“We assured Aida that of course it was not necessary to work with the Iraqi banknotes if this would prove traumatic, but a week later, she sent through some process shots of the notes she had been busy transforming, which to our surprise included the Iraqi Dinars.”

Aida Wilde said, “The whole process of working with these notes was so instinctive. At first, I couldn’t even touch them. But then, I started working. It felt very personal.”

Aida’s work will available for sale on the Saatchi website from 2pm on Tuesday the 20th of August. All proceeds will go to support Help Refugees’ work around the world.

Cash is King II: Money Talks features works of art executed on banknotes. This remarkable exhibition showcases a unique collection of defaced money art that has been sent in from all over the world for inclusion in the second Cash is King book. The book and exhibition were conceived by mixed-media artists Bob Osborne and Carrie Reichardt. The Cash is King II exhibition has been curated by Olly Walker of Ollystudio.

New Dourone mural in Sweden

Street Artists Dourone have created their first large-format installation in Sweden in collaboration with KulturHotellet Helsinborg.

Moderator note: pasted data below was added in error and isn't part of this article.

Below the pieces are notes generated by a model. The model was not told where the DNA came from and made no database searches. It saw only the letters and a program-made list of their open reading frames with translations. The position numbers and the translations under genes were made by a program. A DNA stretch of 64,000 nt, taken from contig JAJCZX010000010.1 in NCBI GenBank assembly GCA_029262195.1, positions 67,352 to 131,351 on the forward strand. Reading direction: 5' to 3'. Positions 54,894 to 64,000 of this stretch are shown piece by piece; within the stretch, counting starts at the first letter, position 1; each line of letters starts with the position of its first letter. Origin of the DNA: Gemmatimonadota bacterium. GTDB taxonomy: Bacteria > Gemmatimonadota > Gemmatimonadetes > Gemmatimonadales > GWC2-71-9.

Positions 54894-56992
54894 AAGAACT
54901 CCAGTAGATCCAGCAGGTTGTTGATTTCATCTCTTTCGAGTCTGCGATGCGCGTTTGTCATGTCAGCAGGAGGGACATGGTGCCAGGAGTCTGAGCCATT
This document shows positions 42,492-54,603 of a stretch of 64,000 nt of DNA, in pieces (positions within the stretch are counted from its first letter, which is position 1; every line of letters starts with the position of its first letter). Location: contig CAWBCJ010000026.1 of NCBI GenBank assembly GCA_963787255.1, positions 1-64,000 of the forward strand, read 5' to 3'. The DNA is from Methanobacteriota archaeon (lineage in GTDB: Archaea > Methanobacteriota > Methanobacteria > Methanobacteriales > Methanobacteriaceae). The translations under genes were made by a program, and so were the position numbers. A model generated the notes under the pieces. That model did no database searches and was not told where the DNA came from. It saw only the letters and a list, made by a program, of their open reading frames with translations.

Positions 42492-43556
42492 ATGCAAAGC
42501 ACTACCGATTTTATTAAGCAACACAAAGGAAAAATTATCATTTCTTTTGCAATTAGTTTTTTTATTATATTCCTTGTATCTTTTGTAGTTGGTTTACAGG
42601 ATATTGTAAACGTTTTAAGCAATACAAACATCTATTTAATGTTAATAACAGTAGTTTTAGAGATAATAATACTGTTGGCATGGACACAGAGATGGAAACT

The large artwork titled LITA 00 :00,02 is part of the record that the artist is developing and talks about the consolidation and fragmentation using time as the basis in the 21st century through the female figure.

This installation was totally designed and made by the artist and specially created for the place. Both, the structure and the hand painted 64 panels of 1m2 are made of wood. The wood has an anti-humidity treaty to ensure its duration over time as well as 4 layers of paint in addition to the artwork own acrylic paint.It also has 170 anchor points to the wall. With a total of 4 people, this installation was carried out on site in less than 2 weeks.
The new artwork is now visible in the city of Angelholm, Sweden.

Banksy Goes to Venice, Italy

Banksy in Venice.